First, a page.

Tsukiji Festival the Shishi Matsuri: June 10-12

The rhythmic chanting of the crowds matches the resounding beat of a taiko drum. A giant golden lion’s head bobbing up and down over a sea of hanten-clad townsfolk. The Shishi or Lion Tsukiji Festival is one of the more raucous festivals at the famed Tsukiji Market. While this year’s festival will attract record numbers of spectators, the happy occasion will no doubt be a bittersweet one.
This November, Tsukiji’s inner market will relocate to a shiny, brand new facility in nearby Toyosu. After 80 years of operation at the current site, the inner market will also physically separate from the outer market, which will remain at Tsukiji. The impending absence of the inner market – a stronghold of tradition and culture with deep ties to the festival – will dramatically impact the festivities in future years.

Giant Festival Float – Photo from Flickr cc by Michael Stout
The origin of the Tsukiji Festival resides partly in historical fact and partly in a legend full of mystique. The Tsukiji we know today was mostly still an expanse of marshy ocean water until the mid-1600’s when construction work began to reclaim the land. However, at one spot, repeated storms and waves kept washing away the land as soon as workers reclaimed it, making construction difficult. According to legend, the waves and winds subsided after locals found the body of an inari god – protector of the harvest – that had emerged on the ocean's surface. After people began to worship the god, reclamation work on the land progressed smoothly.
To honor the gods for their help, the local people built a shrine, the Namiyoke Inari Shrine, which stands on a corner of the outer market. The name, fitting for Tsukiji’s trade, means “protection against waves” (nami means “wave,” yoke means “protection”). To this day, people come to pray for business prosperity and safe construction of new buildings.
The Inari god enshrined here is widely regarded as the guardian deity of shopkeepers and of the outer market. But not only outer market vendors come to pray. In the early morning hours, vendors from the inner market will often stop at the shrine’s gate, paying respect with a deep bow.

Namiyoke Inari Shrine by Tsukiji – Photo from Flickr cc Dennis Amith
When construction of the land was completed in 1659, townspeople celebrated by carrying mikoshi (sacred festival floats) on their backs while parading through the streets. The floats symbolize a dragon which is said to control the clouds, a tiger who controls the wind, and the head of lion whose mighty roar caused the world to obey. Every year in June, the shrine hosts the Lion Festival, in which various miyoshi including a pair of giant lion’s head floats are paraded through the outer market. The mikoshi typically rest inside the shrine throughout the rest of the year.
At this weekend’s festival, you can catch a glimpse of the lion heads yourself. A 700-kg black-toothed female lion, known as the Benzaiten Ohaguro Shishi (Benzaiten Black Tooth Lion) and a male, the Tenjō Ōjishi (Great Heavenly Lion), will ceremonially inch their way through the market. Only women are allowed carry the lioness, while only men can carry the male lion.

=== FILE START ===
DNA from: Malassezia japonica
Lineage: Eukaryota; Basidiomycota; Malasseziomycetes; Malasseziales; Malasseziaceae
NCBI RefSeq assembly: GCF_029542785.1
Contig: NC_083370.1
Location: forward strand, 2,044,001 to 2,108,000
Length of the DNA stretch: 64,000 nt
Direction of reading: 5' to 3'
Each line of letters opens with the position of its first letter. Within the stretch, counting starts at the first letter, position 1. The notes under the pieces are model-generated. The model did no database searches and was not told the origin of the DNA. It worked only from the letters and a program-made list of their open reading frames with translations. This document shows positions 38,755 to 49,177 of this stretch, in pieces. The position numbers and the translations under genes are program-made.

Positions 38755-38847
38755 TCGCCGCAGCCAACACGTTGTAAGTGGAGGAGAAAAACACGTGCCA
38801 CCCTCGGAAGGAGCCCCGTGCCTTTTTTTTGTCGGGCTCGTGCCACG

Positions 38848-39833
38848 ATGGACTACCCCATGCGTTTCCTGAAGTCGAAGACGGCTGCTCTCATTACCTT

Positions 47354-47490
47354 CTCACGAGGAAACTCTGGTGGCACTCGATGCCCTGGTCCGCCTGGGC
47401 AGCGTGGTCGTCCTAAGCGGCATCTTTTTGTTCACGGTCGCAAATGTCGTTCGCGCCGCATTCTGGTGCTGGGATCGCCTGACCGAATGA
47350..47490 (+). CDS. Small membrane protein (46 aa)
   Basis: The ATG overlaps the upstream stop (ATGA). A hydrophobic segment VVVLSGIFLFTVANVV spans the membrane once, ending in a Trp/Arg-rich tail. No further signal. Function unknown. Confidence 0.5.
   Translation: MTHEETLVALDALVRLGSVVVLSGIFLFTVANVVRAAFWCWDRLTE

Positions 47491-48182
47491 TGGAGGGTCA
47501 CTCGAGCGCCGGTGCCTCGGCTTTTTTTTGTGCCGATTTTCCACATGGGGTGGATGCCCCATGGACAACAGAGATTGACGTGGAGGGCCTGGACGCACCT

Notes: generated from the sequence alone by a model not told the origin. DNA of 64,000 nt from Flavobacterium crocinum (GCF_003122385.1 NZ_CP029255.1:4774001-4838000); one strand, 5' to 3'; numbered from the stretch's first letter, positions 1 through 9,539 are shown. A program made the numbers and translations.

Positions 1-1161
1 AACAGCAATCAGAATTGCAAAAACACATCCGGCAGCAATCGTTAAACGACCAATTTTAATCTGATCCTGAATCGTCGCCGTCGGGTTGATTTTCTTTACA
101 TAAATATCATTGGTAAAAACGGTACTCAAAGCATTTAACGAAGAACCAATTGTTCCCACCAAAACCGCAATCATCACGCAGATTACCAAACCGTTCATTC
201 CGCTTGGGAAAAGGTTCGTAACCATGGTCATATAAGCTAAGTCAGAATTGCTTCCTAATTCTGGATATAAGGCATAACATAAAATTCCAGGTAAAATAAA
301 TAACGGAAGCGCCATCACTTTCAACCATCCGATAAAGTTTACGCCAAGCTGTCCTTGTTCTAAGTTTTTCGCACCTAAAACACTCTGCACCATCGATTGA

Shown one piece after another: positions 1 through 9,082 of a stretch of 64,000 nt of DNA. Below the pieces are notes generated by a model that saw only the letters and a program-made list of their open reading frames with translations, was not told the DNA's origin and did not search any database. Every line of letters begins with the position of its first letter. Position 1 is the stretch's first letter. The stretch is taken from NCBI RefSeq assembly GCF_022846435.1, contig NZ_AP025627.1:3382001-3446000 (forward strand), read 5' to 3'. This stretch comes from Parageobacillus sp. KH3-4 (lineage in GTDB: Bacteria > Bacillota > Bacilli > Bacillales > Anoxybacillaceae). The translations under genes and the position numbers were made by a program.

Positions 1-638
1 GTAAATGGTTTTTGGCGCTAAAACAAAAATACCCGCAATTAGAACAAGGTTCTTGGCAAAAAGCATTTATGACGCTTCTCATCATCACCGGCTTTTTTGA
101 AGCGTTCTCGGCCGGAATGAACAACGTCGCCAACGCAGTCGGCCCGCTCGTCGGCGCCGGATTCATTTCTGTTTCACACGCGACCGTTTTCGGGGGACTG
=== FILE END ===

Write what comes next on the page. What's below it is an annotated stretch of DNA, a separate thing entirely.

So, what is the significance of the black teeth? According to ancient custom, ohaguro (お歯黒), or teeth blackening, was a common practice up until the Meiji period amongst young brides and married women as a sign of stature and beauty. Thus, the painted black teeth of the female lion signify her splendor, steeped in centuries-old tradition.

Black-toothed Lion of Namiyoke Inari Shrine – Photo from Flickr cc by Wally Gobetz
This year’s Tsukiji festival will also feature Shinto music and dance performances as well as a copious selection of good eats from over 60 outer market vendors. Keep an eye out for the approximately 20 “guardians” who accompany each miyoshi. These are the men dressed in red hanten (traditional Japanese short coats), imprinted with the kanji for “Namiyoke” on the back, who have been entrusted with a great responsibility: to protect the sacred floats and carriers. Called waka-mutsumi (meaning “young colleagues”), these young men are widely regarded by the community as the future leaders of local businesses and organizations.
Join in on the fun this weekend at Tsukiji while taking part in a poignant turning point for the marketplace. Check out other festivals around Japan happening this month.
Stay tuned for updates on the inner market’s move to Toyosu. Starting this month, we will post a series of monthly articles, called “Tsukiji in Transition,” to highlight how the move will impact the people of Tsukiji.

Parade of Miyoshi Float – Photo from Flickr cc by Tokyobling's Blog
  • Schedule of key events:
    • Saturday, June 11: Traditional dance and music called Edosato-kagura (all day) at the at Tsukiji Festival
    • Sunday, June 12: 9 a.m.-3:30 p.m. Parade of mikoshi including in lion’s head floats


  • Venues:  Namiyoke Inari Jinja Shrine and its vicinity (for parade)
  • Admission: Free
  • Access: Tokyo Metro Hibiya Line to Tsukiji Station and then walk 7 min

Simone Chen